It’s deadline day and your local newspaper editor is exhausted. After a long weekend of covering sports and community events, they’re tasked with assembling a 32-page newspaper in about 12 hours. They also must make it to tonight’s city council meeting, which starts in 15 minutes and can sometimes stretch upwards of two hours, depending on the agenda.
On top of all that, their email inbox is overflowing with spam, promotions, and press releases. Any way you slice it, their attention is limited. Only the best of the best is going to make it into that blank space on page A3.
What’s going to catch their attention? A strong lead (or “lede” for those of us who have sworn allegiance to the traditions of print media). A good lede should tell the reader everything they need to understand a story’s newsworthiness. To quote NCF Board Member and Norfolk Daily News alum Kent Warneke’s advice:
“Get the message of a press release out quickly. Every important point should be addressed in the first few sentences. The subsequent paragraphs should be for supporting information.”
Here’s a recent example of a successful lede from the Axtell Community Fund:
AXTELL – The Axtell Community Fund is proud to announce that Axtell Community School’s new weight room project is the recipient of a Youth Engagement Grant in the amount of $3,500 from an anonymous donor through Nebraska Community Foundation. As part of the grant, Axtell Community Fund will provide a matching contribution of $3,500 to total $7,000 for the school. These funds will be used to purchase new equipment for the facility.
This lede hits the reader right away with the essentials: the fund announced a grant to the local school’s weight room project. The following sentences provide more detail about how the donation will be used.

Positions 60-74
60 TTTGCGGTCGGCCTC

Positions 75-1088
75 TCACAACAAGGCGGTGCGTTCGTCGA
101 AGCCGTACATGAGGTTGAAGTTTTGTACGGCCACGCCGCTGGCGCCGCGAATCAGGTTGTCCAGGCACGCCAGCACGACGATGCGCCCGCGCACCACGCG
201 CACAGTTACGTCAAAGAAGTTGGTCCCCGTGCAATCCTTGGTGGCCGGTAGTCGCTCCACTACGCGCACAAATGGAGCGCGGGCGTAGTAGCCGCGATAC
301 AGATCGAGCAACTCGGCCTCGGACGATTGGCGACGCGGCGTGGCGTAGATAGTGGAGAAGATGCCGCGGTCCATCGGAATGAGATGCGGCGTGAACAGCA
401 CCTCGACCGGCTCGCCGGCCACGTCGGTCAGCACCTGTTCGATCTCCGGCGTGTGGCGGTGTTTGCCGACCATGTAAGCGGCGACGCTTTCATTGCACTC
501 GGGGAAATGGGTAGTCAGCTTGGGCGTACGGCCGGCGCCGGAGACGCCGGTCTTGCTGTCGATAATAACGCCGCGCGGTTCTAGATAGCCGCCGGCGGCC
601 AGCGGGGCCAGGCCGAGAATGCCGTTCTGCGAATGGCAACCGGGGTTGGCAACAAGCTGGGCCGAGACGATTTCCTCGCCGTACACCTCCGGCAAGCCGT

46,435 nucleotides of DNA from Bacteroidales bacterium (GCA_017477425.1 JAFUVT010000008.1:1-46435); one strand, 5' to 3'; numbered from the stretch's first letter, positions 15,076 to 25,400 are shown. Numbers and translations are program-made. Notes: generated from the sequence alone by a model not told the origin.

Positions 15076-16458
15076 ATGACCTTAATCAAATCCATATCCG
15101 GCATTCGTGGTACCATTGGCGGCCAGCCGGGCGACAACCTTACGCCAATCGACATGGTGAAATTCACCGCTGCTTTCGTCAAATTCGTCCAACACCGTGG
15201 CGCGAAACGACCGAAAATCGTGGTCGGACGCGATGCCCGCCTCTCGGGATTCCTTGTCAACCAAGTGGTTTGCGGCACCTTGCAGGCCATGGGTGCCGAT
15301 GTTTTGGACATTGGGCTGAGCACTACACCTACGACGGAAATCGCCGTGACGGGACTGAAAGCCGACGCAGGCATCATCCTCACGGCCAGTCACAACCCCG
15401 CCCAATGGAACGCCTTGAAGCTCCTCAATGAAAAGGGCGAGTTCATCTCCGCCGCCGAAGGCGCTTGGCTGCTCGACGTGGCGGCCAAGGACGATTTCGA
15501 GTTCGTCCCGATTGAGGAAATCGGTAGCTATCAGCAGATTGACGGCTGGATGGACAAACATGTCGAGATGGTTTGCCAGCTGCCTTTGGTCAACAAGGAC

Here’s an example of a weak intro:
HOMETOWN, Neb. – A big announcement was made by the Hometown Community Fund today.
Why is it weak? Useful information is scarce, and it doesn’t particularly garner attention—thanks in part to the use of passive voice. Let’s spruce it up a little bit by adding active voice and essential information (here’s an overview of active and passive voice):
HOMETOWN, Neb. – The Hometown Community Fund today invested $5,000 in a local food pantry to meet the needs of Hometown residents struggling with food scarcity.
How did we improve this lede? By adding the journalism staples of “who, what, when, where, and why.” In the above example, the “who” in this case is the fund; the “what” is the announcement of the gift to the pantry; the “when” is the date of the announcement; the “where” is your community; and the “why” is the reason for giving—in this case, the “why” is meeting the needs of neighbors experiencing hard times.
Let’s break down the example to show how each component fits into the overall lede:
HOMETOWN, Neb. – The Hometown Community Fund (who) today (when) invested $5,000 (what) in a local food pantry to meet the needs of Hometown residents (where) struggling with food scarcity (why).
Give it a try on your own and see what you come up with! If you have any questions or want help with a release, please reach out to the NCF marketing team. And don’t forget our other marketing tips!